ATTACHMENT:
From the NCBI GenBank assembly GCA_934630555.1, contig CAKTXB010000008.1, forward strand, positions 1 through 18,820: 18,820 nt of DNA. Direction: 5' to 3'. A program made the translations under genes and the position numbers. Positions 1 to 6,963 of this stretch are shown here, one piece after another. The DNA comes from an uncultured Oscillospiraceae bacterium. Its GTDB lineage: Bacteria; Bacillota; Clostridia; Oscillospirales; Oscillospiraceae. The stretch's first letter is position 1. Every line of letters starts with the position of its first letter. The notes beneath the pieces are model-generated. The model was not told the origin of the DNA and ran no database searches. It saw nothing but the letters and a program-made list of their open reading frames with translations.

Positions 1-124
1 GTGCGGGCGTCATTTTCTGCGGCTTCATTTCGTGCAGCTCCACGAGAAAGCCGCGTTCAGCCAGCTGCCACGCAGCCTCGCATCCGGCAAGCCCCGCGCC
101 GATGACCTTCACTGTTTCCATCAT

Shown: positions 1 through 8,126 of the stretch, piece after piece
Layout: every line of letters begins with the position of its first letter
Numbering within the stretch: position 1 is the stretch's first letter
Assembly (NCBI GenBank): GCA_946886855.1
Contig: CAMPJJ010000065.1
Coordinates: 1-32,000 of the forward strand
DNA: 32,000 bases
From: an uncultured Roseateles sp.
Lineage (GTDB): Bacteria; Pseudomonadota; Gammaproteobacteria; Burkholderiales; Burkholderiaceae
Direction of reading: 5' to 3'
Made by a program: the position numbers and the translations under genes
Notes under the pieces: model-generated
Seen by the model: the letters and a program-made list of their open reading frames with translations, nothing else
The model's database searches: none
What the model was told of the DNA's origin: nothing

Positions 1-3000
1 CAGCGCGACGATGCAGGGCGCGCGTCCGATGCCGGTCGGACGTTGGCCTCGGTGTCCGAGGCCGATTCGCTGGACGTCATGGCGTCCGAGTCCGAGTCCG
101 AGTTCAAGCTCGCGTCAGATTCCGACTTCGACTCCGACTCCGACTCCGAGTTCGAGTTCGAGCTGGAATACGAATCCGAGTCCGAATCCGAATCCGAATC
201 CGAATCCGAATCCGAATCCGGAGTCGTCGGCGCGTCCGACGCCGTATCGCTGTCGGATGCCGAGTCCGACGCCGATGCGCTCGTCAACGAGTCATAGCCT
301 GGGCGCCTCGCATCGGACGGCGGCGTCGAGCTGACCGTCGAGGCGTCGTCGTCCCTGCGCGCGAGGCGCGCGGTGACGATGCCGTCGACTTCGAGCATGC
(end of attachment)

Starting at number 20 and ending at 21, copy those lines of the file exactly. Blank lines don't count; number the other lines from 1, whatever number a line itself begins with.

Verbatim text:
Positions 1-3000
1 CAGCGCGACGATGCAGGGCGCGCGTCCGATGCCGGTCGGACGTTGGCCTCGGTGTCCGAGGCCGATTCGCTGGACGTCATGGCGTCCGAGTCCGAGTCCG